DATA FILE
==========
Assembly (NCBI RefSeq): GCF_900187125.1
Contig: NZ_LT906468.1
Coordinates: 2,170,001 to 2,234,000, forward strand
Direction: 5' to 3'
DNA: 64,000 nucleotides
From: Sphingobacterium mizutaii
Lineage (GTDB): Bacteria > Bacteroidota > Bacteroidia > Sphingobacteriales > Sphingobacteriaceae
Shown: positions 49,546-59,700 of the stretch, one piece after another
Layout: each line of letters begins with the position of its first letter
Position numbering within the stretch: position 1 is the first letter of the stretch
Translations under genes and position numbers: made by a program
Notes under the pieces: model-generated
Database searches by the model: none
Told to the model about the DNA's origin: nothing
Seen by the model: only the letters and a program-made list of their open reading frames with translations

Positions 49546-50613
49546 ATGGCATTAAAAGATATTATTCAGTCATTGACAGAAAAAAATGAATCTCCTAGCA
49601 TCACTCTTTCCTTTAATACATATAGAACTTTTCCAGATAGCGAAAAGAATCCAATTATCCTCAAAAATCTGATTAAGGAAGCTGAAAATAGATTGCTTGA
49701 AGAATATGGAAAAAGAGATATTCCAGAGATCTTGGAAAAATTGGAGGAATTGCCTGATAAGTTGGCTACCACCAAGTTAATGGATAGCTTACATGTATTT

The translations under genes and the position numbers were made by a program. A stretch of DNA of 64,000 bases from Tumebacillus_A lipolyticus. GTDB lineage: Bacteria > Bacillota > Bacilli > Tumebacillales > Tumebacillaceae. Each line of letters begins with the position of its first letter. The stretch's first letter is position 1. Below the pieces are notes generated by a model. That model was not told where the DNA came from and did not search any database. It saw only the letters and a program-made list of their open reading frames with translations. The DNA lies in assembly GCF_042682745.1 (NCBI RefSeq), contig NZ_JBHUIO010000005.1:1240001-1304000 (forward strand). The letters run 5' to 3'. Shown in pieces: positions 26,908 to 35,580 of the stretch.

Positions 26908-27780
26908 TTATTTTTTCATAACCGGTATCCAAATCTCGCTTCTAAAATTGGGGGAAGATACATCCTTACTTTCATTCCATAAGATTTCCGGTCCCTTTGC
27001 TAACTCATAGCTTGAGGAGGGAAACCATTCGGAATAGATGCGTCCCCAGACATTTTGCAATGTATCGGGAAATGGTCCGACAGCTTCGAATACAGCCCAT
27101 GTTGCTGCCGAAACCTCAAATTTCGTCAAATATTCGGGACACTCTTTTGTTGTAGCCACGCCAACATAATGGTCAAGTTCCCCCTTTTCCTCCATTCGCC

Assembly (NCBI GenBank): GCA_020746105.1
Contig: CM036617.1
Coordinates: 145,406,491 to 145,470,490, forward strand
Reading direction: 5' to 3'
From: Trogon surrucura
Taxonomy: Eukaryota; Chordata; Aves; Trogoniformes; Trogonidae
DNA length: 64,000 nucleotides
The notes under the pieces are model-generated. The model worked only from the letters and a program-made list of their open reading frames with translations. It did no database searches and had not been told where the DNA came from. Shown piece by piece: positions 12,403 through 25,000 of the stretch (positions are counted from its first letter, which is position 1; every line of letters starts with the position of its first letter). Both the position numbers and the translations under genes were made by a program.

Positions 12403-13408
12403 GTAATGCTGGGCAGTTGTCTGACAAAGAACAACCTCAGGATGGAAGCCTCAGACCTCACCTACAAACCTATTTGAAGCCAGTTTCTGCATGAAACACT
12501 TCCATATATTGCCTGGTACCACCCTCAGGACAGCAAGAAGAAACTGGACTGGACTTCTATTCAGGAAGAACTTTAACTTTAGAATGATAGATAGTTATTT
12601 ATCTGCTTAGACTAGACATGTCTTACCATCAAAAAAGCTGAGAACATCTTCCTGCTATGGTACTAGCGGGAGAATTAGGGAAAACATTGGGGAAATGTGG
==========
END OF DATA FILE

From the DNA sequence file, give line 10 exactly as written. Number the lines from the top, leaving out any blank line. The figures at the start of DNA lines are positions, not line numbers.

Position numbering within the stretch: position 1 is the first letter of the stretch